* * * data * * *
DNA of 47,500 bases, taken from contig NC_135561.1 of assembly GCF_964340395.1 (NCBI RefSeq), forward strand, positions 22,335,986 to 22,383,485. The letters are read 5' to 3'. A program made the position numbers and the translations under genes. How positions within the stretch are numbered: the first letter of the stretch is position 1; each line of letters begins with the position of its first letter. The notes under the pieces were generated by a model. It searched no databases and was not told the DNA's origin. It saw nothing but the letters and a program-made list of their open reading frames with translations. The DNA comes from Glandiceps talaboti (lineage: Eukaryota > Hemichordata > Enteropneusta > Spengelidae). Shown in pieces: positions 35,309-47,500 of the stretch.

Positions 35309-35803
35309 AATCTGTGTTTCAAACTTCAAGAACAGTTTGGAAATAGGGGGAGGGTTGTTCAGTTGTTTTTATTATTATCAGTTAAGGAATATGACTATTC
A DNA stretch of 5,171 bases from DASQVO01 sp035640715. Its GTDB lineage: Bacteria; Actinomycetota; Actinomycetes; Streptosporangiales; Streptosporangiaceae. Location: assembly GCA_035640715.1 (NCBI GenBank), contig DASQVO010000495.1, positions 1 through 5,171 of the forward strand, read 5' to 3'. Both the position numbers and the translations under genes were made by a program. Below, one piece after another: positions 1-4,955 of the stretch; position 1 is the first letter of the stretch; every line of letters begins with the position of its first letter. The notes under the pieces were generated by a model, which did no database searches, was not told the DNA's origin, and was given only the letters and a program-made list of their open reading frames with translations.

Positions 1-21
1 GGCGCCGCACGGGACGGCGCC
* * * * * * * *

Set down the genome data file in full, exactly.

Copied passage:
DNA of 47,500 bases, taken from contig NC_135561.1 of assembly GCF_964340395.1 (NCBI RefSeq), forward strand, positions 22,335,986 to 22,383,485. The letters are read 5' to 3'. A program made the position numbers and the translations under genes. How positions within the stretch are numbered: the first letter of the stretch is position 1; each line of letters begins with the position of its first letter. The notes under the pieces were generated by a model. It searched no databases and was not told the DNA's origin. It saw nothing but the letters and a program-made list of their open reading frames with translations. The DNA comes from Glandiceps talaboti (lineage: Eukaryota > Hemichordata > Enteropneusta > Spengelidae). Shown in pieces: positions 35,309-47,500 of the stretch.

Positions 35309-35803
35309 AATCTGTGTTTCAAACTTCAAGAACAGTTTGGAAATAGGGGGAGGGTTGTTCAGTTGTTTTTATTATTATCAGTTAAGGAATATGACTATTC
A DNA stretch of 5,171 bases from DASQVO01 sp035640715. Its GTDB lineage: Bacteria; Actinomycetota; Actinomycetes; Streptosporangiales; Streptosporangiaceae. Location: assembly GCA_035640715.1 (NCBI GenBank), contig DASQVO010000495.1, positions 1 through 5,171 of the forward strand, read 5' to 3'. Both the position numbers and the translations under genes were made by a program. Below, one piece after another: positions 1-4,955 of the stretch; position 1 is the first letter of the stretch; every line of letters begins with the position of its first letter. The notes under the pieces were generated by a model, which did no database searches, was not told the DNA's origin, and was given only the letters and a program-made list of their open reading frames with translations.

Positions 1-21
1 GGCGCCGCACGGGACGGCGCC